A favorite progression for songwriters of songs in minor keys is a straight descent from I to VI and back again. Here are a couple of examples:
Another progression you will often encounter extends this descent from I all the way to V. The start of Greensleeves (the same music as the Christmas carol What Child is This) is a good example with which I am sure many of you are familiar. Here are a couple of interesting variations on this idea:
You can see (and hear)(that is, if you’re playing along…) how the chords in Like A Hurricane go right “down the ladder,” from I to VII to VI to V. But Young opts to use the V from the natural minor chord grouping and you can just hear and feel that resolving to Am from Em is just not as dramatic as it is from G. It is the shift from the natural V to the natural VII that provides this song with its punch.
In our second example, we descend from I to VI (and I’m sure by now you’ve all caught on to the fact that this is almost always traditionally done within the natural minor chord grouping) and then go to III (also in the natural minor group) before grabbing the V from the harmonic/melodic group.
As a rule, and please, please, please remember that there are often as many “exceptions” as “rules,” when writing in a minor key, the V will usually come from the harmonic or melodic minor chord groups. The III, VI and VII are most likely to come from the natural minor chord group. There are quite a few songs that use both of the possible V’s and we will look into this a bit next time out.
It is the IV in minor-keyed songs that tends to provide most of the interest. Listen to the difference in tone between these two songs, even though they are both in A minor (yes, I transposed the first one to make it easier!) and both use a I – IV – I – IV progression:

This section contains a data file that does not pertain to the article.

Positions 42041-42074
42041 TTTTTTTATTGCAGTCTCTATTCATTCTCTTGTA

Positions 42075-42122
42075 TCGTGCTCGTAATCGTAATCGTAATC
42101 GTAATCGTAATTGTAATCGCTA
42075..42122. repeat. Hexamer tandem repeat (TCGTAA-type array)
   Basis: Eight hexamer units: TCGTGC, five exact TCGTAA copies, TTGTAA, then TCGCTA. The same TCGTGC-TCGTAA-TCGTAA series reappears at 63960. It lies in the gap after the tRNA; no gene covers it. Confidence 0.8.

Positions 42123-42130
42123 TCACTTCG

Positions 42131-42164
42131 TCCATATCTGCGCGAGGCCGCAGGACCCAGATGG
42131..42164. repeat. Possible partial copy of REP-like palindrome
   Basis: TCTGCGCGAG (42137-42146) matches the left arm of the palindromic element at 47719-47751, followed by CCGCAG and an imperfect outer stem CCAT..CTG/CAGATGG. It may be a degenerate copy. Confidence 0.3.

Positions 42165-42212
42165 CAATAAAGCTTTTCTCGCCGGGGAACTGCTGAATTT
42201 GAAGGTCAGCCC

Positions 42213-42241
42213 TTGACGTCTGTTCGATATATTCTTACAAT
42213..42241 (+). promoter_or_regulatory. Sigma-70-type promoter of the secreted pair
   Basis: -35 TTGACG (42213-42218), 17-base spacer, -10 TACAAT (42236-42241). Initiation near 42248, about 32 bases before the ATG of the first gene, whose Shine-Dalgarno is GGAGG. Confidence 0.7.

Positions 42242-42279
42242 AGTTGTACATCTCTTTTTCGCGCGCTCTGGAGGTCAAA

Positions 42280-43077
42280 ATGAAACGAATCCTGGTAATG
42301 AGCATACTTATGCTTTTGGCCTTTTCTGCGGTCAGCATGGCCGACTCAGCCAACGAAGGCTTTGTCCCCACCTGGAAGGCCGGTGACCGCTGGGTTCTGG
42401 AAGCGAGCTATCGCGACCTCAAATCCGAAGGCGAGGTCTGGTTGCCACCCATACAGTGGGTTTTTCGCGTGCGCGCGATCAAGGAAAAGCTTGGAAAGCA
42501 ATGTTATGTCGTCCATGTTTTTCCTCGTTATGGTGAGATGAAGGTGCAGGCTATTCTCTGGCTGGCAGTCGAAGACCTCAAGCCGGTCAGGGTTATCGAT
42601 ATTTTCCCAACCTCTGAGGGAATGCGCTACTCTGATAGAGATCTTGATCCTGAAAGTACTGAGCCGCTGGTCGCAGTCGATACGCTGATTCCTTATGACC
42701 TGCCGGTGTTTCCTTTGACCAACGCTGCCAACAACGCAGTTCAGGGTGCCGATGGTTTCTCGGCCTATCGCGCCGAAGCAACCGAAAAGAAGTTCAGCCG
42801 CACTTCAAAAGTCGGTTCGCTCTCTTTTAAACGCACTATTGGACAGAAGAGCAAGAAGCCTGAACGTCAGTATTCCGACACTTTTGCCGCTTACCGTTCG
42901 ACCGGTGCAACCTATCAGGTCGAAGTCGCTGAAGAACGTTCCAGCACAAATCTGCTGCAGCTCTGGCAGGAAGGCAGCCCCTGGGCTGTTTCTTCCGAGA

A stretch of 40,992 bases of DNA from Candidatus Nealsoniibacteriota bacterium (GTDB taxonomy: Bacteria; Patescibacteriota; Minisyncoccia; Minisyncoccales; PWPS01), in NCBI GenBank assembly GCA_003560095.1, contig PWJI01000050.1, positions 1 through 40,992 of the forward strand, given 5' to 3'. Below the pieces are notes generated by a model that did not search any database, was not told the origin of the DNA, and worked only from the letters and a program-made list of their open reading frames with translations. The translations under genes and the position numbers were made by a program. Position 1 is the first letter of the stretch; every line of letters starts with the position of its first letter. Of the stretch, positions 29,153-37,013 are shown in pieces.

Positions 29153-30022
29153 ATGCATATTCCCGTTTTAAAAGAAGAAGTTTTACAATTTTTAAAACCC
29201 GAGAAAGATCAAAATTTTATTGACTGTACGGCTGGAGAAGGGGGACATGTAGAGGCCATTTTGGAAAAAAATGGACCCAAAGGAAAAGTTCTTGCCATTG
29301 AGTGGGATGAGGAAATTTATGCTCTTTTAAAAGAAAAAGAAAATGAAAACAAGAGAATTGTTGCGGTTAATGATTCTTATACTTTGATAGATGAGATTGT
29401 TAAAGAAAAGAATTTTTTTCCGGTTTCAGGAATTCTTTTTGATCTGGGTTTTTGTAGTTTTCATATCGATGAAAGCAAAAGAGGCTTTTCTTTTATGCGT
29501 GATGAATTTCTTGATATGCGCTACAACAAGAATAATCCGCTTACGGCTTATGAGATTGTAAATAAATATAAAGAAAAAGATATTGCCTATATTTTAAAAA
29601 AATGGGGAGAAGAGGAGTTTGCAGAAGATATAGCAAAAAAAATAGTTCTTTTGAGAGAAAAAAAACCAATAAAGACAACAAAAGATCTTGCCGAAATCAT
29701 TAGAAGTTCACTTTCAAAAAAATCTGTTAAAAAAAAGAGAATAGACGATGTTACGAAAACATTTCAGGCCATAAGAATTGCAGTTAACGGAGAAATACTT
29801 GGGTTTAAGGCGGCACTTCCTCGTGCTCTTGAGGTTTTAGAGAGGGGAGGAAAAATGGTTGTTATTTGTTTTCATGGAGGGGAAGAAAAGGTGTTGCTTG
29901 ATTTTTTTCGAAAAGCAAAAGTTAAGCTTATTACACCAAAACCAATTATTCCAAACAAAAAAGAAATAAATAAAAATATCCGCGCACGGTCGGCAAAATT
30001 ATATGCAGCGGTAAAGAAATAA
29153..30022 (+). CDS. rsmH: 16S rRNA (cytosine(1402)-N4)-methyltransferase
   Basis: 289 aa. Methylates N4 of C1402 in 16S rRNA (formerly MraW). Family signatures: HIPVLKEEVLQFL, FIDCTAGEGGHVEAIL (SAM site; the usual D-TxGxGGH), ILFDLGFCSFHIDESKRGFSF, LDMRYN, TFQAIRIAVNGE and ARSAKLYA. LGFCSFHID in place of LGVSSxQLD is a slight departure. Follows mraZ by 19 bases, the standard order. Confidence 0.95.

Songs that use the IV from the melodic minor chord group usually have a very dynamic, edgy feel to them. Think of songs like Somebody To Love or Another Brick in the Wall (part 2). Part of this is owing to the fact that even though we have already accepted the home key as whatever minor we happen to find ourselves (A minor in the case of this Moody Blues song, The Story In Your Eyes), we’re kind of half waiting for the song to change key on us.
One final note for today – if you are writing a song in a minor key, take the time to experiment. Listen for the changes between chords and feel free to go from one minor chord grouping to the next. Use chords from all three, as this song does:
See how it takes the III (the C chord) and VI (F) from the natural, the V from the harmonic (and/or melodic) and the IV from the melodic. Pretty cool, huh?
I hope that this has been helpful, even though we’re just scratched the surface. You’ll hopefully find that much of this will be useful next time out when we’ll look at modulation and key changes.
As always, please feel free to write in with any questions, comments, concerns or topics you’d like to see covered in future columns. You can either drop off a note at the Guitar Forums or email me directly at email@example.com.
Until next week…